“Judge denies new trials for Kwame Kilpatrick, Bobby Ferguson”

The Detroit News on August 8, 2013 released the following:


“Detroit — A federal judge rejected requests Thursday to give former Mayor Kwame Kilpatrick and city contractor Bobby Ferguson new trials or acquit them of corruption charges.

U.S. District Judge Nancy Edmunds said she would explain her decision in writing soon but hinted that her opinion would not contain any surprises.

Kilpatrick and Ferguson were quickly handcuffed and escorted out of the courtroom by deputy U.S. Marshals, bound for the federal prison in Milan where they are being held until sentencing next month. But not before Kilpatrick turned to an unidentified female friend in the gallery and tapped his chest near his heart. None of his immediate family members, including wife Carlita or his three sons, attended the hearing.

The judge’s order removes one last obstacle ahead of sentencings for Kilpatrick, his father, Bernard, and Ferguson, all of whom were found guilty by a diverse jury in March following a five-month trial. Edmunds also refused to acquit Bernard Kilpatrick of a single tax charge.

“Disappointment,” Ferguson lawyer Gerald Evelyn told reporters afterward when asked for his reaction. “But that’s her call. It will have to be appealed.”

Ferguson was doing “pretty good,” Evelyn said.

“He’s very spiritual; he goes to prayer regularly, and he trusts things will turn out well,” Evelyn added.

The hearing was Kilpatrick’s second appearance in federal court since the March jury verdict. Both he and Ferguson wore tan prison uniforms and beards.

During the hearing, Kilpatrick and Ferguson sought new trials or acquittals, arguing their cases were unfairly handled by prosecutors.

Kilpatrick was found guilty of 24 counts on March 11, including racketeering conspiracy. He likely faces 20-30 years in federal prison.

Ferguson was convicted of nine charges.

During the five-month City Hall corruption trial, prosecutors cited damning text messages and testimony from scores of witnesses about cash payoffs, bribes and extortion.

Ferguson’s lawyer, Susan Van Dusen, argued on Thursday that federal authorities improperly interpreted the text messages read to jurors.

Van Dusen added prosecutors allowed hearsay on extortion during the trial and let contractors testify that a “climate of fear” prompted them to pay bribes.

Assistant U.S. Attorney Mark Chutkow argued back there was nothing improper having agents read texts and that Kwame Kilpatrick’s and Ferguson’s messages were backed up by other evidence.

Federal prosecutors had fought the requests for the new trials or acquittals, arguing there was “overwhelming” evidence presented during the five-month City Hall corruption trial. The jury got it right, prosecutors argued, after hearing from almost 100 witnesses, reviewing more than 400 exhibits and spending 15 days of deliberation.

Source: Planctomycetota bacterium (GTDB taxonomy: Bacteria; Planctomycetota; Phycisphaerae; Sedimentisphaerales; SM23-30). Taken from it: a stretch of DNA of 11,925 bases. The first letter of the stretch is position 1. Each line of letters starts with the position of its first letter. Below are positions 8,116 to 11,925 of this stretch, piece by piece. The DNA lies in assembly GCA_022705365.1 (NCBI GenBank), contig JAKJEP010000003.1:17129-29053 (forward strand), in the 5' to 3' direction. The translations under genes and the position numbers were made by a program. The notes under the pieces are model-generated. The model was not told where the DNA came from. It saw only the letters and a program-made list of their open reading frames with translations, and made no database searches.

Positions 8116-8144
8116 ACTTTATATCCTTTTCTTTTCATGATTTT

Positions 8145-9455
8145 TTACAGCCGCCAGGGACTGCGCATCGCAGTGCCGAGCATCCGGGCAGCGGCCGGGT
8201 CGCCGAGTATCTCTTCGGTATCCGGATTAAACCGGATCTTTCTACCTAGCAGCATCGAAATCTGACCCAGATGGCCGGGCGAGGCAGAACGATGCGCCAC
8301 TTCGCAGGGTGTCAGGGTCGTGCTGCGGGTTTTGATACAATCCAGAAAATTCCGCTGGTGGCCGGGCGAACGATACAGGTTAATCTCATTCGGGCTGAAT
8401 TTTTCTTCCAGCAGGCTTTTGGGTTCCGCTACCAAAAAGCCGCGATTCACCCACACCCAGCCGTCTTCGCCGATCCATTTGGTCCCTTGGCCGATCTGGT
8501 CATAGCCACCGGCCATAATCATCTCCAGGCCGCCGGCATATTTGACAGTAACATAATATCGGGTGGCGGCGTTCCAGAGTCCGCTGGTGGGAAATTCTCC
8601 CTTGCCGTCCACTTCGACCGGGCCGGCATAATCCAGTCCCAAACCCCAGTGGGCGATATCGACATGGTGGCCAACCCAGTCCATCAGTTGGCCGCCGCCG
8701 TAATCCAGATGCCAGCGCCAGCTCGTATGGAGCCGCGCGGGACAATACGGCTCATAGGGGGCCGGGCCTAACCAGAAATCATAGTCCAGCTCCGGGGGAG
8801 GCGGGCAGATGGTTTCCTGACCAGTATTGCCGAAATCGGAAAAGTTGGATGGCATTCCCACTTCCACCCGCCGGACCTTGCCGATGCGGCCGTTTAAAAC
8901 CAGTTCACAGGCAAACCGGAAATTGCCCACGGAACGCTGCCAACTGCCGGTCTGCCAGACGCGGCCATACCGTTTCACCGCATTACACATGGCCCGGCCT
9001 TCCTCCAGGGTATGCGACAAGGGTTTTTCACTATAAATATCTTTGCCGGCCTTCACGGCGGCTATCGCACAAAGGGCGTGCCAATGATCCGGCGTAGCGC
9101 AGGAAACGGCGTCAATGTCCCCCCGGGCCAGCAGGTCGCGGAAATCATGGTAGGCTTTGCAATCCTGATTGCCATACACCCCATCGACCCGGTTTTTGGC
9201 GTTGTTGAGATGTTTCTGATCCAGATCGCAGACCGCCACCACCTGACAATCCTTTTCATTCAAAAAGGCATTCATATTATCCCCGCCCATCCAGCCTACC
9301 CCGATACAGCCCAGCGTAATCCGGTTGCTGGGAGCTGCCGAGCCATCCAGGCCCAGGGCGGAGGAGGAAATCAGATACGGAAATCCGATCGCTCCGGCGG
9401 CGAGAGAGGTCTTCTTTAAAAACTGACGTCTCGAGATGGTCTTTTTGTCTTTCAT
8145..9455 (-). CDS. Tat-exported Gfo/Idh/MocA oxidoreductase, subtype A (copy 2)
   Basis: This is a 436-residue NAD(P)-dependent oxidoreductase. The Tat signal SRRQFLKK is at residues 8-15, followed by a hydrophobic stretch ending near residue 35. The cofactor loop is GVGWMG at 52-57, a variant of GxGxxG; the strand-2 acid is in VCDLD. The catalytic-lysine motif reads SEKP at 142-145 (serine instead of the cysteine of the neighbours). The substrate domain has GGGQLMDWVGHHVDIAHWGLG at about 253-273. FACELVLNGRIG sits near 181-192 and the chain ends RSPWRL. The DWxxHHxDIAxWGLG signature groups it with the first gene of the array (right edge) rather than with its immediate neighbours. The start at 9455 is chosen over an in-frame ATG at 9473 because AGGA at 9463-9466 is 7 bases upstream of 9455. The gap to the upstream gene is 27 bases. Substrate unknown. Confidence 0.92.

Also on Thursday, Kwame Kilpatrick’s lawyer, Harold Gurewitz, reiterated the former mayor’s claims that there was insufficient evidence to convict him of racketeering conspiracy, a 20-year felony, and concerns about conduct by Kilpatrick’s former lawyer.

Kilpatrick’s longtime lawyer, James C. Thomas, was replaced by Gurewitz after the March conviction. Kilpatrick has alleged Thomas had a conflict of interest regarding a former client, Detroit towing titan Gasper Fiore, a one-time government witness.

Kilpatrick also has said he was denied his Sixth Amendment right to effective legal counsel.

Bernard Kilpatrick, Kwame Kilpatrick’s father, wasn’t present Thursday, having waived his appearance.

But Bernard Kilpatrick’s lawyer, John Shea, argued on his behalf for his client’s acquittal on Thursday. Bernard Kilpatrick is free on bond while awaiting sentencing on a single tax charge that carries up to three years in prison.

Bernard Kilpatrick’s bid for acquittal revolved around his state of mind and whether he knew his tax return materially understated income. Shea said no.

Assistant U.S. Attorney Jennifer Blackwell countered, arguing that it’s “beyond credulity” Bernard Kilpatrick would forget to report $180,000 in 2005. That was half his income that year.

Blackwell said a tax preparer can’t ask Bernard Kilpatrick about income that he hasn’t reported.

“That’s not their burden,” Blackwell said.”


Douglas McNabb – McNabb Associates, P.C.’s
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The author of this blog is Douglas C. McNabb. Please feel free to contact him directly at mcnabb@mcnabbassociates.com or at one of the offices listed above.

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